Real-world Angular Ivy Upgrade

Jared Youtsey
Sep 17 · 4 min read

Angular’s new rendering engine, Ivy, holds great promise for the future of Angular and what we can do with it. Is your product ready for Ivy? With Angular v8 you can preview what your migration is likely to look like.

It is worth pointing out that Angular v8 Ivy is a tech preview and is not suited for production. Some of the items in this article will be fixed/changed with v9 and may have been already. I used the preview for its intended purpose, to determine whether or not we would have major issues in the near future and how to buffer against them. There may have been some advantage to trying with @next, but I didn’t want to look at Angular v9 at the same time.

Let’s take a look at a real-world, production application in Angular v8 and what had to be done to get it running with the Ivy preview. This is a large application with many dependencies, leveraging complex parts of the Angular architecture.

Up front, I don’t expect you to have the same experience as I did. Ivy is evolving every day, and is not yet ready for production. But, I ran into some error messages that did not have StackOverflow postings or articles that discussed solutions. This will document those errors and what was required to fix them.

I started here:

https://angular.io/guide/ivy

The first step was to make sure that the project was at the latest version of Angular and all of its dependencies. I use a Visual Studio Code extension called Version Lens by pflannery to help with this. This extension highlights both the current version and the latest versions. Clicking on the “latest” link will update package.json to the latest version.

Next, I ran npm install on my project to update it and then attempted to ng serve. However, I got an error about needing to delete node_modules. Although deleting and reinstalling does work, there is an alternate route. Ivy comes with an additional compiler, ngcc. This compiles your third party dependencies for compatibility. The CLI seemed to do this for me when I deleted my node_modules folder and reinstalled.

The lint rules seem a bit more aggressive. I had to ensure that component names end with the word “Component”. I had one outlier…

polyfills.ts: I do have to support IE 11, so I have one polyfill that, for some reason, the conditional polyfills solution in Angular doesn’t include, “array”. The pre-ivy import for this was

import 'core-js/es7/array';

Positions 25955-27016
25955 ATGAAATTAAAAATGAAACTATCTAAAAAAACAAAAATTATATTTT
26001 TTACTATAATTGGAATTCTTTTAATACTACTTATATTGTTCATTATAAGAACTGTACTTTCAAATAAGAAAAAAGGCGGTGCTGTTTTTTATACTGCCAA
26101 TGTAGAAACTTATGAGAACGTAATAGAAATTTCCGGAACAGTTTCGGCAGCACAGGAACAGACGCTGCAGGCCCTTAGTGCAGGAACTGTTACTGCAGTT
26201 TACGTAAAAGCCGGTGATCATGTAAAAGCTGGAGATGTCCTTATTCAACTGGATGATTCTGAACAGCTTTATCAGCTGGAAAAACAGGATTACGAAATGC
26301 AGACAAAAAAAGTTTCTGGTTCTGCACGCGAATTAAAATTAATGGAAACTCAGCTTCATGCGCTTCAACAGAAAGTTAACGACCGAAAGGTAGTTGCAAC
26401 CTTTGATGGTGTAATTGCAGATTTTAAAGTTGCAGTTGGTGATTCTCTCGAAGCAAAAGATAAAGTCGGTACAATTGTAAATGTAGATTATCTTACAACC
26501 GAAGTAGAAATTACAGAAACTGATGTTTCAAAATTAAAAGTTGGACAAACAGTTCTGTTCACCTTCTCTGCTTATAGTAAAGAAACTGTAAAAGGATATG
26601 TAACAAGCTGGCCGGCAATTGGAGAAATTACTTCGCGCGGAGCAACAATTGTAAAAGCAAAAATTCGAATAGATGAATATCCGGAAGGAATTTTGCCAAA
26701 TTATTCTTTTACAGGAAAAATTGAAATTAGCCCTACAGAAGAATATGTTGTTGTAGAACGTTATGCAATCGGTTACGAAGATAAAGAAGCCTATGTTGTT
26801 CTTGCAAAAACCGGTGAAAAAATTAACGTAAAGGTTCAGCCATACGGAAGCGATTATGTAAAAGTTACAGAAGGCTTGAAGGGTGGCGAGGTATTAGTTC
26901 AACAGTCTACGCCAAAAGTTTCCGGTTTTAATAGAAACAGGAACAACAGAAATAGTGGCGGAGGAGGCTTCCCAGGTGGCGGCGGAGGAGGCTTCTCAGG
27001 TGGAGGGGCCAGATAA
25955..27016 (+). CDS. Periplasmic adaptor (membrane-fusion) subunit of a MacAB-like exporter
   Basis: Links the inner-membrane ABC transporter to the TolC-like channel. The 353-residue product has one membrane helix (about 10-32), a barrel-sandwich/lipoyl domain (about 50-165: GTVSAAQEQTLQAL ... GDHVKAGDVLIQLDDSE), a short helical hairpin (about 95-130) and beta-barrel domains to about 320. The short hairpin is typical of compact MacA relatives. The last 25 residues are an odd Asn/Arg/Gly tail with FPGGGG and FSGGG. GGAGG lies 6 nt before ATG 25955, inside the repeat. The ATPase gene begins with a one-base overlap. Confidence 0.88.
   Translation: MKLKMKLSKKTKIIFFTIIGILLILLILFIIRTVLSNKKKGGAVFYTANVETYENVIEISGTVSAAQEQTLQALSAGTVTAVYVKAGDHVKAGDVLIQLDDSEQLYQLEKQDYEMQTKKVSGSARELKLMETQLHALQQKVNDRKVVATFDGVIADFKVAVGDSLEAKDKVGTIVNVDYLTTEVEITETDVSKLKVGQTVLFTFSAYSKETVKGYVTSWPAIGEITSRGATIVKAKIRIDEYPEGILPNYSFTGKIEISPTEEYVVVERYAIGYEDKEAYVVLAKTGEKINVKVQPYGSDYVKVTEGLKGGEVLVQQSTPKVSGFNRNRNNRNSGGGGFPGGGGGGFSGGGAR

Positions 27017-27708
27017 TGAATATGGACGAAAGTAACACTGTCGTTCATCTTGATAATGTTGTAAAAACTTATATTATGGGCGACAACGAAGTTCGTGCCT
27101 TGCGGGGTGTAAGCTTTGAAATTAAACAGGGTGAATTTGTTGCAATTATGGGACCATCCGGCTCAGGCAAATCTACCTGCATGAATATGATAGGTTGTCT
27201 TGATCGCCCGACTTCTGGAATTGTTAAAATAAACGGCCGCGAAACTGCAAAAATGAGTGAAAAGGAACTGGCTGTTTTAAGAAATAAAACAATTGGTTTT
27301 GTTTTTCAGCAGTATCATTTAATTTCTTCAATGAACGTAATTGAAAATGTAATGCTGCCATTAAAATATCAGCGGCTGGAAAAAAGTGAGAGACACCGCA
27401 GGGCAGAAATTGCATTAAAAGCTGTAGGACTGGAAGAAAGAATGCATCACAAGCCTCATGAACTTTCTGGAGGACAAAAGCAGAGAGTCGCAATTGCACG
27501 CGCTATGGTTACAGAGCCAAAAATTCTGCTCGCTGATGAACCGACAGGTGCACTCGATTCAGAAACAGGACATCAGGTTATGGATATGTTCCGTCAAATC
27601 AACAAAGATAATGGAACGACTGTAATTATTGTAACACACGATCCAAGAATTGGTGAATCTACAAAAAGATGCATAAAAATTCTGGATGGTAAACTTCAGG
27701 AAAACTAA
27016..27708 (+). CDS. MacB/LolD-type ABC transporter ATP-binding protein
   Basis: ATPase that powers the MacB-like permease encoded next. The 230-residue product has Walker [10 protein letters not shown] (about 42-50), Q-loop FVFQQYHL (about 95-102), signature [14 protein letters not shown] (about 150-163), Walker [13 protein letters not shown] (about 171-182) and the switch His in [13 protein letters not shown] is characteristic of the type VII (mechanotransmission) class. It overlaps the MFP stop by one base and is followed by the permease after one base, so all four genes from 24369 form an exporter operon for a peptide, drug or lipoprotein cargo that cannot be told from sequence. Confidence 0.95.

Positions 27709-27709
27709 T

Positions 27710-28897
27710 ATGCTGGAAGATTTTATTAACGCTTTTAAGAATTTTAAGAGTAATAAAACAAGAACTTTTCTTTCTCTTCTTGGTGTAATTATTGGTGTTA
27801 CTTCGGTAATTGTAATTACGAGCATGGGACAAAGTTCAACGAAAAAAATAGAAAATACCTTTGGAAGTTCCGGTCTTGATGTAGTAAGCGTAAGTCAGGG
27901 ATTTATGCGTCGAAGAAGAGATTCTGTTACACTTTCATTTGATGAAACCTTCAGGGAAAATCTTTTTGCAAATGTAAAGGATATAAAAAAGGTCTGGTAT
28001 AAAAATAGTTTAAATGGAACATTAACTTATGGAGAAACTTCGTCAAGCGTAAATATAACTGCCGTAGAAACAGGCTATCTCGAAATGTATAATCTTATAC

The post-ivy import is:

import 'core-js/es/array'

Subtle, but important. The error I received was “Can’t resolve ‘core-js/es7/reflect’.”

tsconfig.app.json: This is a documented touchpoint for the upgrade. It needed a bit more than what’s documented for v8, but in 9.0.0-next.4+ new projects and upgraded ones will automatically get the added include:

"angularCompilerOptions": {
"enableIvy": true
},
"include": ["main.ts", "polyfills.ts"],

With v8, there were lots of warnings: “WARNING in someTSfile is part of the TypeScript compilation but it's unused. Add only entry points to the 'files' or 'include' properties in your tsconfig.” The only two entry points in an Angular application are main.ts and polyfills.ts, so adding them to the includes ensures that the app works and the warnings are reduced. In my case, even with the include, three warnings remain, and no matter what I do I cannot make them go away. I have opened an issue with Google about this warning and will update this article should I get a reply that solves the issue.

angular.json: This one follows the official Angular documentation:

"projects": {
"my-existing-project": {
"architect": {
"build": {
"options": {
...
"aot": true,

And now, for something truly bizarre… (This should be fixed in Angular v9-next Ivy styling changes that recently were added.)

We had some templates where there was a binding on a component and a class binding with the same name, like this:

<app-my-comp
[class.nonunique]="someBool"
[nonunique]="something"
></app-my-comp>

Ivy responded with “An object literal cannot have multiple properties with the same name in strict mode.”. It took a while to understand why this was so, but the solution was fairly simple, use ngClass instead of class.name bindings:

<app-my-comp
[ngClass]="{ nonunique: someBool }"
[nonunique]="something"
></app-my-comp>

As each code base is different, you’re bound to run into some other subtleties. I have not provided module size or performance savings as v8 did not target those Ivy benefits we are all looking forward to. To really get a better feel for that, I may follow up with an attempt using 9.0.0-next which is targeting those improvements. I’d love to hear about them, or if you have any interesting tidbits about upgrading a real application to Ivy.

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Jared Youtsey

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Passionate about JavaScript and Angular. Pure front-end development for the past eight years or so…

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